15 Mar CALL ME BY YOUR NAME
I Am You. You Are Me. I Will Find Myself In You. Will I Feel Everything?
Desire is what director, Luca Guadagnino, hoped to convey in Call Me By Your Name – the kind of desire that allows you to live life by following your feelings with openness. Guadagnino calls this: “living with a sense of joie de vivre”, in which, he says: “we should always be very earnest with [our] feelings, instead of hiding them or shielding ourselves.” This is at the heart of the struggle both Elio (Timothee Chalamet) and Oliver (Armie Hammer) must overcome as their love unfolds. Call Me By Your Name is about more than desire, though; it is a film about discovery … the discovery of love; self-discovery; and the experience of loss. It’s about feeling everything even when you want to feel nothing.
Seventeen year old Elio Perlman and Oliver (a graduate student in his 20’s) meet when Oliver arrives at the Perlman’s vacation home in Lombardy, Italy. He is there to study under Elio’s dad (Michael Stuhlbarg), a well-known researcher and academic archeologist. When the two young men are introduced, Elio is asked to show Oliver to “his room.” Elio says: “My room is now your room,” a prelude to the title of the film.
In Call Me By Your Name, the film’s gorgeous setting and cinematography highlight the beauty of Elio and Oliver’s love. Yet, the slow meandering of the film also underlines the cautiousness out of which that love grows. At first, they keep their distance. They look (or try to look) as if they have no feelings or real interest in each other. Eventually that distance shifts and a very specific desire emerges – initiated by Oliver’s request to “call me by your name and I’ll call you by mine.” How do we understand that desire?
Oliver & Elio
Oliver and Elio are two sides of the same coin – with variations, of course. They both use an all-too-smart (and they are), intellectual, even a bit arrogant defense to guard against feelings and insecurities. Oliver’s insecurity is about doing something “wrong.” Elio’s is about being dismissed. He doesn’t much like Oliver’s cavalier, “Later.”
Perhaps these insecurities come from their fathers. Oliver’s father, we discover at the end of the film, has certain standards about the “way” his son should live (and who he should love). Oliver fears punishment for not being “good.”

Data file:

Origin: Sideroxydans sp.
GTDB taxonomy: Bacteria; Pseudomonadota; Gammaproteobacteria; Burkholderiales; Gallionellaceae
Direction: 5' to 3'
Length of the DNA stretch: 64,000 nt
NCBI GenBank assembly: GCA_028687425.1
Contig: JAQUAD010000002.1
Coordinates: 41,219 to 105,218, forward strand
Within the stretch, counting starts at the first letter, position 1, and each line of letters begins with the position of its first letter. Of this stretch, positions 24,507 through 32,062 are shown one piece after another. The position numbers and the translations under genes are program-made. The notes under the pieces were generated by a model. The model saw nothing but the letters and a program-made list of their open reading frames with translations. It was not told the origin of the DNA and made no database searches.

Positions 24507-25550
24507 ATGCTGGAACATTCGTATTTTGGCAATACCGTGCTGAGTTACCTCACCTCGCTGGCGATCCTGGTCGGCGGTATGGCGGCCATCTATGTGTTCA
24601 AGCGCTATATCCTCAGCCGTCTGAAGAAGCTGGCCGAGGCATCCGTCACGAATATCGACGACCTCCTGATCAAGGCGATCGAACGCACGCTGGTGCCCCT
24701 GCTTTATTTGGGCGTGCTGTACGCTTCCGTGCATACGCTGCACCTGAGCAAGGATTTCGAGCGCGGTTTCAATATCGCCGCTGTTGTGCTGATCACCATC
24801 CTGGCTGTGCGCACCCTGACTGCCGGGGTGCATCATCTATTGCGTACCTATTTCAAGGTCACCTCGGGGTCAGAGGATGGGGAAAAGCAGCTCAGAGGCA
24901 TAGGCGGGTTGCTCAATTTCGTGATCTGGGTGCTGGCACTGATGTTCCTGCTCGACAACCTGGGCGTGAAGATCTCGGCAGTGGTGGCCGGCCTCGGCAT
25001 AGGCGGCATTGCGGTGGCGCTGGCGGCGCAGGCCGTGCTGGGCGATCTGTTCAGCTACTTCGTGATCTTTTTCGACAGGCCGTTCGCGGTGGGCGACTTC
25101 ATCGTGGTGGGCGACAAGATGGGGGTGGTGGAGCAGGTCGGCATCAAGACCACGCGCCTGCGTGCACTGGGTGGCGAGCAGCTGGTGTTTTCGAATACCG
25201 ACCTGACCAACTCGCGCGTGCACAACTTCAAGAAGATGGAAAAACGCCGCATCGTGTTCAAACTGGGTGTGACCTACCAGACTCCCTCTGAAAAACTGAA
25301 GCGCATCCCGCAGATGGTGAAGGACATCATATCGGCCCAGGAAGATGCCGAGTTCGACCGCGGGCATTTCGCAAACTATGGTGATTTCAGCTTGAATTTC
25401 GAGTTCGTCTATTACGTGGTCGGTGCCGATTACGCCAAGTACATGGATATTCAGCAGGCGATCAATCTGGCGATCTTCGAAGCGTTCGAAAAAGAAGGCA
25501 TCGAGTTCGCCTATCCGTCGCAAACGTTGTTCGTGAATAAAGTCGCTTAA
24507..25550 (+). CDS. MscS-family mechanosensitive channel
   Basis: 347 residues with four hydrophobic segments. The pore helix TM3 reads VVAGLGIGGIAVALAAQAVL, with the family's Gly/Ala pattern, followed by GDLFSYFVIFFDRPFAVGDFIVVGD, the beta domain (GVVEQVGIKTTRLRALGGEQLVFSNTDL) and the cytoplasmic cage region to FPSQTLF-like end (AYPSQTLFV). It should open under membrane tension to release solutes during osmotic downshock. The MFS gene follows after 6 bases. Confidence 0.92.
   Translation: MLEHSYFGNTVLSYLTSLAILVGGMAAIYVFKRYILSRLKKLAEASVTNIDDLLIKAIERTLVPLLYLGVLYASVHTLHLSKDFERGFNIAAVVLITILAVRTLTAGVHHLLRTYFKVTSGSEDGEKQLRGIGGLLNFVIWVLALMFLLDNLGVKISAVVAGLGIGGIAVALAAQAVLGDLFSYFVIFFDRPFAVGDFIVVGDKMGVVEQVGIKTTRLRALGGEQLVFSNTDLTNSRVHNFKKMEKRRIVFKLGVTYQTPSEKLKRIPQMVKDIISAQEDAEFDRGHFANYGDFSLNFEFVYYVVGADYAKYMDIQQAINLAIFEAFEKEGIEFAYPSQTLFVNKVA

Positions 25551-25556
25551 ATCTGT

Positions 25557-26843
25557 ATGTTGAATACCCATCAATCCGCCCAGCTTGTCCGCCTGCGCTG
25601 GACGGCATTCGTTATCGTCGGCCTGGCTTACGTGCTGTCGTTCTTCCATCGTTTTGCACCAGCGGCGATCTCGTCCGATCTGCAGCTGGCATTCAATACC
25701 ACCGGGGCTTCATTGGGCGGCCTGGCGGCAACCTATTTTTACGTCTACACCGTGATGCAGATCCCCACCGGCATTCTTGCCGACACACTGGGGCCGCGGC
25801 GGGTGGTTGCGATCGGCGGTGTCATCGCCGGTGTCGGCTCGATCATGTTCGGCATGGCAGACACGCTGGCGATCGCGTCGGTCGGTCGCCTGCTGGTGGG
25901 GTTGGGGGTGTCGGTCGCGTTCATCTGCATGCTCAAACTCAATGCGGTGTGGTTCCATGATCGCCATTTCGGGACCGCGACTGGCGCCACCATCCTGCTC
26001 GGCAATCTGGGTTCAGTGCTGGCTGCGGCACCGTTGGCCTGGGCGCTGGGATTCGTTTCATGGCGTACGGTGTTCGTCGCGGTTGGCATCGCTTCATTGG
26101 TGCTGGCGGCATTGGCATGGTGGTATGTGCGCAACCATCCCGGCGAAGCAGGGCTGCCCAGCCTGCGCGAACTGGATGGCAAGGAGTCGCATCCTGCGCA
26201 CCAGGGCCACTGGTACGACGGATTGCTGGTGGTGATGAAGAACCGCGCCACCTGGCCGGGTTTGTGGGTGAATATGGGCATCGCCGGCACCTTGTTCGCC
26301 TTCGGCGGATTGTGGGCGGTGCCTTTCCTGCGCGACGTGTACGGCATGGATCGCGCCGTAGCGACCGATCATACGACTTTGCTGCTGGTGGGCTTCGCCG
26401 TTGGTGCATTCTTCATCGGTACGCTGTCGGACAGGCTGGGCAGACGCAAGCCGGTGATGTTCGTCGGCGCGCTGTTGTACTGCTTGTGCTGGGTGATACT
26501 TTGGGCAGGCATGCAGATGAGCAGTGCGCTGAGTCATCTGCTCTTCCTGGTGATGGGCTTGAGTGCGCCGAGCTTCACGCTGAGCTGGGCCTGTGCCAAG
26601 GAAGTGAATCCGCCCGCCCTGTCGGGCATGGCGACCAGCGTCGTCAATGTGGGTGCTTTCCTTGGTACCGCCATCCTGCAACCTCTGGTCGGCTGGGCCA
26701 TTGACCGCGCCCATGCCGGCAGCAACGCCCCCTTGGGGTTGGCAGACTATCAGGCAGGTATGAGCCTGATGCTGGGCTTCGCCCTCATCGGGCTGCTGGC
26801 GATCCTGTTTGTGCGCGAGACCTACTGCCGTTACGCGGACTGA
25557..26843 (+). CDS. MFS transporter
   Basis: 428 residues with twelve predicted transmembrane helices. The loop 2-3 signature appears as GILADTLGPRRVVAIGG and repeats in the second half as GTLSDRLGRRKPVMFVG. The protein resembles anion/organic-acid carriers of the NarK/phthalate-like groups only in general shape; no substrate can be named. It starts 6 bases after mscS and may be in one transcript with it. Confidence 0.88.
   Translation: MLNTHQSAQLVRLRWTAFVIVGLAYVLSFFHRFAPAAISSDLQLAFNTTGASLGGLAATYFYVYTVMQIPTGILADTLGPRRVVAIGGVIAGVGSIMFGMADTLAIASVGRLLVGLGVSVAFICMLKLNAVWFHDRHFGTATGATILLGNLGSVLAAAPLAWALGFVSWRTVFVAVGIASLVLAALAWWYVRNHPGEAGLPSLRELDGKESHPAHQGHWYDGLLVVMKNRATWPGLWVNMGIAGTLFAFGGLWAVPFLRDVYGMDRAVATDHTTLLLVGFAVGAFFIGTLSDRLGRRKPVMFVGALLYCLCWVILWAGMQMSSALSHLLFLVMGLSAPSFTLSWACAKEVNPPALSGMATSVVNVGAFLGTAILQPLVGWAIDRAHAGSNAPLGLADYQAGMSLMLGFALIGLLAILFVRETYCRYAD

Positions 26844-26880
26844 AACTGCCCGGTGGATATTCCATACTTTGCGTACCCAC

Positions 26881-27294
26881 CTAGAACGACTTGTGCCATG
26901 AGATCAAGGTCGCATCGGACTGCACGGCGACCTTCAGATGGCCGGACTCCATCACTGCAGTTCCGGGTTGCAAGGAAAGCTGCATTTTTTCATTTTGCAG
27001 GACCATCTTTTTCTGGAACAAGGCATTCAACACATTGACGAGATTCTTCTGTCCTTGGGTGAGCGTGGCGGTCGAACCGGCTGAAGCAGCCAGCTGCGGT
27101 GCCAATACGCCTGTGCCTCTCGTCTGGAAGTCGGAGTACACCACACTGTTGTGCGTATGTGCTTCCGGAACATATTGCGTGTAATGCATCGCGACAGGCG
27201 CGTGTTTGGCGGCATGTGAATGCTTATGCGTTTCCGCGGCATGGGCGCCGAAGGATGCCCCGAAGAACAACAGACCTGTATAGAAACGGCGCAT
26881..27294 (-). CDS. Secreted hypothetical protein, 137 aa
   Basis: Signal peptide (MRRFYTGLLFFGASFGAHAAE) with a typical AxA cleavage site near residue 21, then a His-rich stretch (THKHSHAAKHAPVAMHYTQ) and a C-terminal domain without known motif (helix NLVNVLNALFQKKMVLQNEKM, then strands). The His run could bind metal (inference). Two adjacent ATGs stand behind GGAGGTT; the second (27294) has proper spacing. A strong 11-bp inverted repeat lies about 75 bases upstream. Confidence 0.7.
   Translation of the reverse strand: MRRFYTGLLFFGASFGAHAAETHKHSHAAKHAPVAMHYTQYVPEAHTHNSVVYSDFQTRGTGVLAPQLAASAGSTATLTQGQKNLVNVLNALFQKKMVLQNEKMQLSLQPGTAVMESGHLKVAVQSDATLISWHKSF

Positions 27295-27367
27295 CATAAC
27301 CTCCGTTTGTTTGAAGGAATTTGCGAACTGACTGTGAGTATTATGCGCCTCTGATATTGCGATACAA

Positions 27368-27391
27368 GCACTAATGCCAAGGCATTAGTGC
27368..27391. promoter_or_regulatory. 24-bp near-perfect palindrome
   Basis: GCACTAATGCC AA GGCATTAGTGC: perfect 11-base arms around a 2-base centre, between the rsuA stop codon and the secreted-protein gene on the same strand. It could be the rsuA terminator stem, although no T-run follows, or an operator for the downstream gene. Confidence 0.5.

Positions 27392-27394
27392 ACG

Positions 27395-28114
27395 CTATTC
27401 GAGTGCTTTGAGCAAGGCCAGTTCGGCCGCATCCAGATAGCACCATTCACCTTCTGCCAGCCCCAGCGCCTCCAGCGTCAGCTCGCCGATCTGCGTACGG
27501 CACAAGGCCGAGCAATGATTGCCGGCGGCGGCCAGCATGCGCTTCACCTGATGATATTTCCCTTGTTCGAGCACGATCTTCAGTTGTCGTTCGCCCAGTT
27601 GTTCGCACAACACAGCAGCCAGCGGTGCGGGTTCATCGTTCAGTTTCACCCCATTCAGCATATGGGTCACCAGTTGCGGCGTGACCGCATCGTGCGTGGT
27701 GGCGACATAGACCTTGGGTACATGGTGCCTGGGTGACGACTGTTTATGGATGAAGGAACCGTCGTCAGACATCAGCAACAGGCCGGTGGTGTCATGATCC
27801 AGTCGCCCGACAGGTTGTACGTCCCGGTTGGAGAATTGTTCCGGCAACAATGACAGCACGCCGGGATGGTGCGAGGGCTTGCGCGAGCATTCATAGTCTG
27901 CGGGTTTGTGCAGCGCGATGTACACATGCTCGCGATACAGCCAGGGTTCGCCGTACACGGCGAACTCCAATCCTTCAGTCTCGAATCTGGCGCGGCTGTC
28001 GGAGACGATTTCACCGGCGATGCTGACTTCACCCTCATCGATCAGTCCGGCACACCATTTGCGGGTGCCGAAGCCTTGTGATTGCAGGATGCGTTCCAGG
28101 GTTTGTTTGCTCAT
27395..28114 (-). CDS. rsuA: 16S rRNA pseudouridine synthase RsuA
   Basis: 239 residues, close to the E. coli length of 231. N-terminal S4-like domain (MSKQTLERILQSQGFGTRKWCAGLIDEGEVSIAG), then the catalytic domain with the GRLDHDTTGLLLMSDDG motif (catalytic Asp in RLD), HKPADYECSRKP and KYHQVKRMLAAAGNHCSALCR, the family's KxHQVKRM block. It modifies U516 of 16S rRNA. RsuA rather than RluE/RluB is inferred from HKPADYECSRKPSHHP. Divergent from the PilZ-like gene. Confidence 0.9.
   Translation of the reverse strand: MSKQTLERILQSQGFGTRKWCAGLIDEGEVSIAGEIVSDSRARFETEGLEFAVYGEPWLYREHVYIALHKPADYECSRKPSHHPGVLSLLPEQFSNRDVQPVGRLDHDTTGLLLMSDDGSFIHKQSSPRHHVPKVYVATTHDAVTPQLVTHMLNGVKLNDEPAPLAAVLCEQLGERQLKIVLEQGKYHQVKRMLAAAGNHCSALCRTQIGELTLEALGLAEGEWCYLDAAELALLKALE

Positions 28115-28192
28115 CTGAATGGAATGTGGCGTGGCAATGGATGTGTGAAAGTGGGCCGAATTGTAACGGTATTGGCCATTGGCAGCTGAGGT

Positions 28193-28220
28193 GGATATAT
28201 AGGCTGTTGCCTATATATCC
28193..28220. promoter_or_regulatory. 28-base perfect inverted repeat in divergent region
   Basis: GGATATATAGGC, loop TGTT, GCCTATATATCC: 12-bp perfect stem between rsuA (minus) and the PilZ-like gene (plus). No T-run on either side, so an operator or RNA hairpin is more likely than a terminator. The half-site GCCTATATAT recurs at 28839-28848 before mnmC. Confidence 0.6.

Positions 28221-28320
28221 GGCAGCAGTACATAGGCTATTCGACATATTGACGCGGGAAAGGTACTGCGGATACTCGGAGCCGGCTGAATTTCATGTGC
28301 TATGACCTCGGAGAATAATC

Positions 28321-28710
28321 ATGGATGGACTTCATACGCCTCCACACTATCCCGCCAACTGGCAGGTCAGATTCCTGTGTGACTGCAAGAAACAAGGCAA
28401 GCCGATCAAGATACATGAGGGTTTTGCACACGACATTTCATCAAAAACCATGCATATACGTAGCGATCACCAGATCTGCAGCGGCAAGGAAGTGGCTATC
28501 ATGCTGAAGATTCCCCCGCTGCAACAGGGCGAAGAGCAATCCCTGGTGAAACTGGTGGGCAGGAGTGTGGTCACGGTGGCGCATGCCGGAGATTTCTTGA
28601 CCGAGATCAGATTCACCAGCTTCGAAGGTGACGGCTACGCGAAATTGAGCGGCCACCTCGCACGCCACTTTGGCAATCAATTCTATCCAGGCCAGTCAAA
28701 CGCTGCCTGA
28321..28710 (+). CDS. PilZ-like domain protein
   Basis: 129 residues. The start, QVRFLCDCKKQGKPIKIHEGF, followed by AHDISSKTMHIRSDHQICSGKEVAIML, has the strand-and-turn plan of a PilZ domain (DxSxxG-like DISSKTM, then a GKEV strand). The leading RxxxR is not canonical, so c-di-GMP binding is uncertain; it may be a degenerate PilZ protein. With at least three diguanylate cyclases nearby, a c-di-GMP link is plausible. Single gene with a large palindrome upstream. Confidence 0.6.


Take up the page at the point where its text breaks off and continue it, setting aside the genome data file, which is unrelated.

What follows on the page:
Elio’s father is different. He understands the nature of Elio’s desire. But he has his own difficulties with feelings; and he, too, uses an intellectual, “smart” defense. Plus, it’s not unlikely, that Elio feels “dismissed” and in competition for his dad, when other bright students (like Oliver) come to study – making Elio watch, sit in the “back seat,” feel on the outside; that the other is “better.”
These are Elio and Oliver’s vulnerabilities and they play them out with each other. Elio watches Oliver’s self-assured, assertive, arrogant repartee and secretly has his eyes on every move Oliver makes. Oliver, in all his apparent self-confidence, gives rather mixed messages.
Oliver isn’t really as secure as he looks. With his feelings, he isn’t forthright at all. Actually, he’s very unsure of the “goodness” of his desires. He rubs Elio’s shoulders. They swim together. They banter. This is how they begin; by keeping an intellectual distance.
But, in one essential piece of their banter is a clue – to the difficulty between them and inside them. Their feelings are in hiding.
This clue emerges while swimming together for the first time and then talking about ideas. Oliver says to Elio: “listen to this dribble … (it’s derived from Heidegger, but seems to be something Oliver has expanded on in a book he’s writing): “underlying hidden-ness is constituent to the way human beings are … not only in relation to themselves, but in relation to other entities in general.”
It’s true. Oliver and Elio are hiding – their interest in each other. What about that statement to Oliver? “It doesn’t make any sense to me. I don’t think it makes any sense to your dad either.” Elio says: “Maybe it did when ‘he’ wrote it.” Oliver gratefully replies: “That might be the kindest thing anyone’s said to me in months.”
It’s kind because Elio gets him. He’s hiding too. In a deep way, Elio gets Oliver’s fear about his goodness. And, he becomes a mirror for a goodness (when it comes to feelings and desires) that Oliver doubts. This chance at understanding spurs Oliver to want to get inside Elio’s name: to be Elio and to see himself through Elio’s eyes.
They banter and they spar. They dance around their feelings. Oliver keeps Elio at bay. In one scene, Elio picks up the ancient hand of his father’s archeological find – reaching that hand out to Oliver, who shakes it. “Truce?” Elio asks. Instead of the game they play, will they speak their truths or won’t they?
Daring To Speak
Elio’s mom (Amira Casar) reads an old German love story to Elio and his dad. In the story, the knight asks a woman: “Is it better to speak or to die?” Elio says: “I’d never have the courage to ask a question like that.” His dad replies: “I doubt that Elly Belly. You do know – you can always talk to us.”